Flight from mayhem, p.19
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       Flight from Mayhem, p.19

           Yasmine Galenorn
 

  But she just laughed. “My young stud? Hunk-a-hunk-a burning love? I told you, I was going to break up with him. I don’t want anything long term and he does. I’m planning on dropping by his apartment in the morning. So I can put a spin on it and play it out like he broke up with me. I can play the dumped girlfriend to the hilt, and make it out that he thought I was too old for him and how horrible I feel and insecure. If the doppelgänger is around, that will give it the perfect opening.”

  Ralph frowned, rapping his knuckles on the table. “It does make sense.”

  “I hate to admit it, but I concur.” Alex rubbed his head. “But don’t you go playing heroine. You keep us fully informed. If this does draw the doppelgänger out, we need to know the minute you think he—it—has made a move. We have to walk a fine line here.”

  “Sure thing, sugar.” Bette took a long drag on her cigarette. Ralph coughed as she breathed out the smoke in a long plume. Just then, my cell phone jangled.

  I glanced at the Caller ID. Chai. “Hello?”

  “You at the office, Little Sister?” The sound of traffic roared past in the background. Where was he, given the streets were fairly empty during this time of night?

  “Yes, I am. What’s up and what’s that noise?”

  “There appears to be a bit of a road race going on, and the cops have just shown up to put a stop to it. But I called you because I was out for a stroll and smelled the salamander. I know where it is and thought if you guys were up for a rumble, maybe we can take the sucker down. He’s got himself trapped inside a fenced-in schoolyard and I slammed the gate on him. He doesn’t realize it yet, but if you get over here, maybe we can take care of the problem. Though I’m pretty certain he’s probably eaten a transient or two by now.” Chai let out a snort. “He looks fat and sassy to me.”

  “Do you think you can gate him back to the plane of Fire?”

  “Only if I have somebody to distract him while I’m setting up the gate. So get over here pronto.” He hung up. I had put him on my cell phone plan and he wasn’t shy about making use of it, even though he knew very few people. He liked playing games on the thing.

  I glanced up. “Salamander is caged and Chai thinks we can take it down if we get over there. Or rather, that he can gate it back to the Elemental plane of Fire if we distract it while he sets up the gate.” At the ding of my phone, I glanced at it. “He just texted me directions. Not far from here, actually—the creature’s got itself stuck in an abandoned schoolyard.”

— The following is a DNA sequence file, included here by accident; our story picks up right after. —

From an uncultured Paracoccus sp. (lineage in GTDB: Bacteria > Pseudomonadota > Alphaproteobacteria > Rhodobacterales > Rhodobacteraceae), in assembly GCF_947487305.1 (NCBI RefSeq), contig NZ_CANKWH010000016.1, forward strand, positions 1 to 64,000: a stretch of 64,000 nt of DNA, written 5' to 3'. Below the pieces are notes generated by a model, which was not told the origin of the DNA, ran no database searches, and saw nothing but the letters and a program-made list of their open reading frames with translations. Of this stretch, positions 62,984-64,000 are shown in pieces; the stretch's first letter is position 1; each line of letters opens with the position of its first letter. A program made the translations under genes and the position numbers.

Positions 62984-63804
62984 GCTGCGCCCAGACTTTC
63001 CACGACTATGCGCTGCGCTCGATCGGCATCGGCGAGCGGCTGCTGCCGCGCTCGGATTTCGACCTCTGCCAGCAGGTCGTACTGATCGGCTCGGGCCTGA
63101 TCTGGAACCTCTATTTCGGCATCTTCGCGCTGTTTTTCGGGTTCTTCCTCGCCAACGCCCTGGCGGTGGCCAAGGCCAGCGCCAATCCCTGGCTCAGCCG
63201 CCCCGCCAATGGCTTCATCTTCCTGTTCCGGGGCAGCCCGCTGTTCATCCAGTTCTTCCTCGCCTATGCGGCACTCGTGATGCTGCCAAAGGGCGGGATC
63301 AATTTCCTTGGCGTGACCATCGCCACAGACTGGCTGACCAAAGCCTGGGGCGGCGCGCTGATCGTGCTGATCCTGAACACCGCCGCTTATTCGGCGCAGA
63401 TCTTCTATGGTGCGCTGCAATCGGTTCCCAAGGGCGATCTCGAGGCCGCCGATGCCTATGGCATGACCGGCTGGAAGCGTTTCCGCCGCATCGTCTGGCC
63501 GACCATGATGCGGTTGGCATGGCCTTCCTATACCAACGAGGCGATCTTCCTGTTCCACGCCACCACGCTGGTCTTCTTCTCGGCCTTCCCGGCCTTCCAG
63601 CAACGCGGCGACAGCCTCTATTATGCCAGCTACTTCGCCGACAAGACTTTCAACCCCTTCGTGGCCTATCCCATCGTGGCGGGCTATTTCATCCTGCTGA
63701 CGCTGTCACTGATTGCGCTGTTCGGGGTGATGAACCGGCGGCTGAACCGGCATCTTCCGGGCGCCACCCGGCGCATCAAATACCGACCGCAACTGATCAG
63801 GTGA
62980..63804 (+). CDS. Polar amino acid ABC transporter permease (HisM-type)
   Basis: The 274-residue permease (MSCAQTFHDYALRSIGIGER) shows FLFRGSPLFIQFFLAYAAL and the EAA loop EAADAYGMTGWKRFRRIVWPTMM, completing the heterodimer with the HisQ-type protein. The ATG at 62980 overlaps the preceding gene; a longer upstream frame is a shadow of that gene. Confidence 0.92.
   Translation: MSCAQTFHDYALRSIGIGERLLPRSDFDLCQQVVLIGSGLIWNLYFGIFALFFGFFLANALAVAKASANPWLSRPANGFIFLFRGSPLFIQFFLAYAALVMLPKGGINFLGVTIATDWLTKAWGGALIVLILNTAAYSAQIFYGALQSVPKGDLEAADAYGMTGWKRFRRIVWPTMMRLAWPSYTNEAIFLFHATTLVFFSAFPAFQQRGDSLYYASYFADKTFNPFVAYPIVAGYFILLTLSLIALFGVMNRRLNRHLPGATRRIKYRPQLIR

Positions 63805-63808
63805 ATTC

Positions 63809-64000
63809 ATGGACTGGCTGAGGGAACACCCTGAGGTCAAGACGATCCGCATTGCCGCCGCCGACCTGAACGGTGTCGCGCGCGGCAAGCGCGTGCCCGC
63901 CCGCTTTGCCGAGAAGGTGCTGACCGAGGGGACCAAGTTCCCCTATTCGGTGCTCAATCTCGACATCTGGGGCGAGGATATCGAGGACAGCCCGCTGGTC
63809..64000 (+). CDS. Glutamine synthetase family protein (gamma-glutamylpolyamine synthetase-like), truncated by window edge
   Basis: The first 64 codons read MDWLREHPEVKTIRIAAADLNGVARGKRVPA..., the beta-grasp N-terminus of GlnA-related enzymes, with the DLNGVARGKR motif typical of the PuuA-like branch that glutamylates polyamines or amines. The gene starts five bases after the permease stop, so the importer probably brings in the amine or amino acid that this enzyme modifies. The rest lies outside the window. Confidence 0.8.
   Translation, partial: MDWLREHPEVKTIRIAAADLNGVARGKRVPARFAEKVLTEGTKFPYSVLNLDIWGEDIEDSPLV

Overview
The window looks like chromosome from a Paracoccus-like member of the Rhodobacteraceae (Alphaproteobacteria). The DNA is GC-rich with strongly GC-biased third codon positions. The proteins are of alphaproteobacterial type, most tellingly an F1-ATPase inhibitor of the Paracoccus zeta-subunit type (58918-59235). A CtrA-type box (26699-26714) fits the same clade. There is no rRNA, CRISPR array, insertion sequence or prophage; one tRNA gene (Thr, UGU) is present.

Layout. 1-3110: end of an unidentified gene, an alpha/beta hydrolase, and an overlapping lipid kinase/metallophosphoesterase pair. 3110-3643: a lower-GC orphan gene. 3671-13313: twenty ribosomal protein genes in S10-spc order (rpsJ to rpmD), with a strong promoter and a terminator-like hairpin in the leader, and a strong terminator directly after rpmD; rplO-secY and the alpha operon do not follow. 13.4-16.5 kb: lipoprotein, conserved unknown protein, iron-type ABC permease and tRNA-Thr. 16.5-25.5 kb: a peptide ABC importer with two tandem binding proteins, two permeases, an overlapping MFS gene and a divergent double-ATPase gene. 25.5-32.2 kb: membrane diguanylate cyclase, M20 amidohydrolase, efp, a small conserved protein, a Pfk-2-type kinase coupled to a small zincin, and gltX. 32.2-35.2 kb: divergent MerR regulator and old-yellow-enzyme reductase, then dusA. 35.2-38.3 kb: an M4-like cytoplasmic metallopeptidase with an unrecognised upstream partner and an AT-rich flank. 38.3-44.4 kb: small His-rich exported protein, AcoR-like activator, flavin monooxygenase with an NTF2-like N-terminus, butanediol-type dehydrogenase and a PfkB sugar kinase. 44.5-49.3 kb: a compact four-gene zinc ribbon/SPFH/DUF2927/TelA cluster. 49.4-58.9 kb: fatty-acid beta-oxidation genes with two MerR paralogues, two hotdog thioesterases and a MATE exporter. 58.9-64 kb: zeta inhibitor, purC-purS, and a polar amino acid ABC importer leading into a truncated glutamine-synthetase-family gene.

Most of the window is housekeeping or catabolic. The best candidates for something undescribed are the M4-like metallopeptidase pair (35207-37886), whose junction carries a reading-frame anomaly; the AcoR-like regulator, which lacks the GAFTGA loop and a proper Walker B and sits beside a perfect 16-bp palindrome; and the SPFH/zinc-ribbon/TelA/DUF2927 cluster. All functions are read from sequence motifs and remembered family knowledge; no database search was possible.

Ralph and Alex were on their feet immediately.

  “Tonya, you stay here with Bette and Gerta.” I slipped on my jacket. “Let’s go, boys.”

  As we headed toward the Range Rover, I glanced back at the clock. Four o’clock and all was ready for hell to break loose in the shape of a giant lizard.

  * * *

  By the time we reached the enclosure, Chai had managed to prop the gate shut on it and trap the salamander inside. The lizard was slamming around against the chain link, and it wouldn’t be long before it managed to smash its way out.

  “We’ve got to do something soon,” Alex said. “What’s our next move? I have no clue how to control one of these beasties.”

  Chai eyed the flailing lizard. “I need to open a gate to the Elemental plane of Fire. Chances are, the creature will dive straight through it once it senses it. Usually, Elementals who have been summoned don’t really want to hang around, so it should want to go home. But I can’t get close enough to open the gate without getting hurt, unless you distract it. So I guess . . . act as bait while I open the gate?”

  “You’re a poet—” Ralph started to say, but Chai cut him off.

  “Yeah, yeah . . . just don’t get near its mouth. It might not be a Komodo and have the bacteria they do, but those teeth could sever you in two, wolf boy.”

  Ralph grinned. “Then we play a game of keep-away. Alex and Shimmer and I will take turns distracting it while you set up the gate.”

  Oh, lovely, I thought. Just what I wanted to do with the rest of my evening, but we really didn’t have a choice, so I steeled myself and—as Chai opened the chain-link fence—we swung in behind him. Alex immediately raced over to the right of the salamander, yelling at the top of his lungs and waving his hands. It swung on him, and Chai slipped past it and began setting up for the gate. As the salamander charged on Alex, Ralph ran to the middle and set up a racket. The giant lizard stopped, then turned and lunged at him. I immediately picked up on what they meant by keep-away and—as the salamander careened toward Ralph—I took the left side and pelted it with a nasty rock that was near my foot. And so we went—back and forth, taking turns keeping the thing distracted. I knew this lull wouldn’t last long, though. Pretty soon the creature would get so frustrated it would charge one of us and not pull back. I had the feeling we were rapidly reaching that state.

  I spied a two-by-four and darted forward to smack the hindquarters of the salamander as it nearly caught Ralph in its teeth. As it spun on me, Chai let out a yell. He was standing by a fiery-looking gate—flames were shooting out of the portal. I dashed toward him, the salamander on my tail. At the last minute, I leaped to the side. The lizard paused for a moment, glancing at me, then at Chai, then back at the flames. It flicked out its tongue, eyeing us as if it were deciding whether we were crunchy enough to stick around for, but then apparently decided we weren’t worth the bother and lurched through the gate. Chai shouted some sort of incantation—guttural and harsh—and the gate slammed shut and disappeared with a wisp of smoke.

  “What do you know about that?” The voice took us all by surprise.

  As we all whirled around, a man staggered into view. He was holding a bottle of what looked like whiskey, with a bemused look on his face. “I didn’t realize this stuff was so pow . . . pow . . . strong.” His words were slurred, and I realized he was drunk. He looked like a college frat boy.